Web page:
A major flaw in Tony Clement’s claim of "harm addition"

The federal government’s opposition to Insite, Vancouver’s supervised-injection facility, has long baffled Canadian scientists, health professionals and social workers. Now, Canada’s Health Minister has managed to perplex an international audience as well. (Source: Globe & Mail editorial: An illogical Statement)

At the XVII International AIDS Conference in Mexico City, Health Minister Tony Clement said: “Allowing and/or encouraging people to inject heroin into their veins is not harm reduction, it is the opposite … We believe it is a form of harm addition” (Source: ‘Clement’s Insite attack leaves WHO red-faced, Globe & Mail).

Putting aside all of the scientific evidence that supports the “reduction in harms” from InSite1 for a just moment, I would like to point out the major flaw in Tony Clement’s statement.  The word “addition” suggests that something (in this case, “harm”) that wasn’t there already is being “added.”  So saying that having a supervised injection site such as Vancouver’s Insite is “harm addition,” suggests that in the absence of Insite, those harms weren’t there.  Is Clement suggesting that people who use injection drugs weren’t subject to harms (such as HIV or hepatitis infections, drug addiction, negative effects of drugs on the body, or risk of overdose death) before Insite existed, and thus Insite is a “adding” these harms to the situation? Or is he suggesting that people who weren’t using injection drugs before are now starting to use drugs because Insite exists, thus adding those harms to their lives?  Of course not.  He’s making a stupid play on words to hype a misguided opposition to supervised injection sites.  Why?  Because, despite the Conservatives’ claims to the contrary, he can’t back his views with science.

For a summary of the research findings on InSite, click here.  Or just check the peer-reviewed scienctific literature – it’s all in there!

And for one of the best articles I’ve read on Vancouver’s supervised injection site, check out Dr. Stephen Hwang’s paper “Science and Ideology” in Open Medicine.

1Of which there is, unequivocally, plenty.

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  • Most adults in North America understand that prohibiting alcohol consumption was not at all the same as stopping alcohol consumption. Yet most adults in North America misunderstand the relationship between prohibiting other vices and stopping other vices. In the U.S., conventional wisdom holds that increasingly draconian prohibitions actually do somehow “fight” drug use. In many circles it is a social taboo simply to bring hard data into a related discussion. In our political mainstream, no candidates speak clearly or strongly in favor of a new paradigm. Some gain support by demanding an even harder line.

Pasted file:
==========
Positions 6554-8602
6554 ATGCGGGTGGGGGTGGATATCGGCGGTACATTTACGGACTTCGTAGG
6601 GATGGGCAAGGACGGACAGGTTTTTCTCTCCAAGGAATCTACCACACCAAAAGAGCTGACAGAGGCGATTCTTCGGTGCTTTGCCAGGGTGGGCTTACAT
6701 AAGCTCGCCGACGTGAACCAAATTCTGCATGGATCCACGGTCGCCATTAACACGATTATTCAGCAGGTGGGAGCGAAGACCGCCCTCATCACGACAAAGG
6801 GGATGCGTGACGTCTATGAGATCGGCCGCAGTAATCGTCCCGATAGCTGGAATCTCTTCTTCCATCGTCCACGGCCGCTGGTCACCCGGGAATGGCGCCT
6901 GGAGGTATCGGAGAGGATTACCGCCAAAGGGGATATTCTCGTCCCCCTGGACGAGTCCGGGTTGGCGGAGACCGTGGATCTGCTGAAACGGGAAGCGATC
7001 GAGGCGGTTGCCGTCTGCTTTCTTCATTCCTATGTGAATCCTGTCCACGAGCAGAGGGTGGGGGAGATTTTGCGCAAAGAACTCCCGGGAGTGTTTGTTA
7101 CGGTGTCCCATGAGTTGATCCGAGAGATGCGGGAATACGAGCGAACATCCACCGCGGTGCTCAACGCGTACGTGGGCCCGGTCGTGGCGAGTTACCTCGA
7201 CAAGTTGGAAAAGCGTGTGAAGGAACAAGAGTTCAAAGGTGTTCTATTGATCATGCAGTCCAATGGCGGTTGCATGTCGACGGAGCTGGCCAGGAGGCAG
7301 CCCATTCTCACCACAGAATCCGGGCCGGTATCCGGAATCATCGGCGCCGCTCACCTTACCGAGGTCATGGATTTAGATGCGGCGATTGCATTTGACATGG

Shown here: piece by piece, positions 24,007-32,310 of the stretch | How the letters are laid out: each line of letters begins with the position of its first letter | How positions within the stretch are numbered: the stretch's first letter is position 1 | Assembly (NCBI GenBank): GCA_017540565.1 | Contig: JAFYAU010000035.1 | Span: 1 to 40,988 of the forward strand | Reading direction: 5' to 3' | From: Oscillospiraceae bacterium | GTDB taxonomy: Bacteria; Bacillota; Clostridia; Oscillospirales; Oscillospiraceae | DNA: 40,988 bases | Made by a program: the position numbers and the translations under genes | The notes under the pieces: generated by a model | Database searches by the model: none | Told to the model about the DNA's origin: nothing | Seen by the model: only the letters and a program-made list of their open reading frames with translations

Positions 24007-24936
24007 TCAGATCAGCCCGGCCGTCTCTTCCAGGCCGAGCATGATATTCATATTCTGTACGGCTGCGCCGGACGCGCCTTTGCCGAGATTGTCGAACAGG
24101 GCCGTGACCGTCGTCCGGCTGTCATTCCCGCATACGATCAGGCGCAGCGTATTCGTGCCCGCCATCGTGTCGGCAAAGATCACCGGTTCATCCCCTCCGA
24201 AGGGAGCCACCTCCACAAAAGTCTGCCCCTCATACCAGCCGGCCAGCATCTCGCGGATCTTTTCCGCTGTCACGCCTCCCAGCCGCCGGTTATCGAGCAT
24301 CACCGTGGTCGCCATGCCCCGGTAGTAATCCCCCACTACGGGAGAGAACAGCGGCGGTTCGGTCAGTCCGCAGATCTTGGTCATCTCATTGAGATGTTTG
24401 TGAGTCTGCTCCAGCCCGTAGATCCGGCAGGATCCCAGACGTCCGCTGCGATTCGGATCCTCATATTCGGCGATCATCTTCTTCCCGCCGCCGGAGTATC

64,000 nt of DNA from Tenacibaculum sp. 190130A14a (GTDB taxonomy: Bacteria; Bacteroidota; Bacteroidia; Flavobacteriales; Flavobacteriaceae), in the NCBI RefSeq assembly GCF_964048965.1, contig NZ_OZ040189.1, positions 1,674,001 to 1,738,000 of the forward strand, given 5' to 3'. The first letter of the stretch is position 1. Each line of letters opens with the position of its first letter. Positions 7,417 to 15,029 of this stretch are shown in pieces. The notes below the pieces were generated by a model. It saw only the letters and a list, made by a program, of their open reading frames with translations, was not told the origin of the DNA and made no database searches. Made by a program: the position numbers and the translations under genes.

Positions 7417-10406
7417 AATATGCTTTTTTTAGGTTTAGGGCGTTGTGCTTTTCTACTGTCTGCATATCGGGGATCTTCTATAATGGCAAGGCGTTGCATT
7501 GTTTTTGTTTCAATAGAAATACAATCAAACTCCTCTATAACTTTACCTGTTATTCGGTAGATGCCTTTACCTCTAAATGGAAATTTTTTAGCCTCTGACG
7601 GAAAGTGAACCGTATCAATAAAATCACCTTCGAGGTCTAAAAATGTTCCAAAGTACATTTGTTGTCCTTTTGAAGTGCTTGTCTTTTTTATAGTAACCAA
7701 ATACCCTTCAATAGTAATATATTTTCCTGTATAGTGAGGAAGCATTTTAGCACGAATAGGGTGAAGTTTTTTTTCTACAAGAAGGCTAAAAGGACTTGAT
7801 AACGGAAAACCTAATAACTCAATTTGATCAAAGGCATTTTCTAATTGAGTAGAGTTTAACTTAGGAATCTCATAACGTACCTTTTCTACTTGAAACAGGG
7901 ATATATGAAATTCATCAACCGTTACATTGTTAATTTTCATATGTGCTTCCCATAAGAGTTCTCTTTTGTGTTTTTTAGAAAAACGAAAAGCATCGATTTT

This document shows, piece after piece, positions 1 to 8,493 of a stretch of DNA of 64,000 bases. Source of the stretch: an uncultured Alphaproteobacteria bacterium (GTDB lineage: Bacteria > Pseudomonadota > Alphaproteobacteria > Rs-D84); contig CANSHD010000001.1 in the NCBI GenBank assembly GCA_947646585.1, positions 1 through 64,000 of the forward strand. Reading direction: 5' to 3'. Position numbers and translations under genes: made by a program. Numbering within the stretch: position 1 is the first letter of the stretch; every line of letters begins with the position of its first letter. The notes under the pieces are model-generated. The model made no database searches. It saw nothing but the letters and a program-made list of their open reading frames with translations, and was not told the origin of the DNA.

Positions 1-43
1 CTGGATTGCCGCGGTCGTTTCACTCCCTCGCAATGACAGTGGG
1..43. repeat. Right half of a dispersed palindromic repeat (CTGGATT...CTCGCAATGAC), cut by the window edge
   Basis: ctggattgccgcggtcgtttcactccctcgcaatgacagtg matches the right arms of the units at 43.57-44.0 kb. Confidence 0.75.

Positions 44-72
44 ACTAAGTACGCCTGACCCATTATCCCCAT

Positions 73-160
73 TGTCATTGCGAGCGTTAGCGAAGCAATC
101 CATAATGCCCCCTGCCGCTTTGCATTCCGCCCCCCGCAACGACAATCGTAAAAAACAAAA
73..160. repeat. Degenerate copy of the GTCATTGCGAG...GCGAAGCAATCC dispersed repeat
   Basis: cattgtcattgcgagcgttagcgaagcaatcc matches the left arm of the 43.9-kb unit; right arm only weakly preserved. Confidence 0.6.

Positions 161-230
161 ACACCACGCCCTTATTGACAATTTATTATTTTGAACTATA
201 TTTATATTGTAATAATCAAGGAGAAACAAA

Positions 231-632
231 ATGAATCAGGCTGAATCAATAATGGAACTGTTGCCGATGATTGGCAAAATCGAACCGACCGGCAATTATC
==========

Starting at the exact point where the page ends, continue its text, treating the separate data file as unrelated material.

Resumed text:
Obviously, Canadians have the good sense not to break so much new ground in the realm of imprisonment. Still, I suspect much of the public discourse is as warped up there as it is down here. There is a folksy common sense quality to the assumption that prohibition prevents or dramatically reduces the rate of a particular behavior. Appeals to history (“the” Prohibition) and appeals to science (quantifying harms) both land on the side of truth. Yet popularizing those arguments is an uphill battle against decades of widespread propaganda.

    As an aside, in personal exchanges a simple method of disarming prohibition’s supporters is to ask if the change at issue would also change their behavior. Does that Minister contend that he is much more tempted to shoot up now that there is a safe place to do it? If he is not so tempted, who is? Just who are these potential addicts, holding back only for lack of clean needles? This sort of thing is easy to resolve once a rational clash of ideas is underway, but difficult to engage as a rational clash of ideas in the first place.


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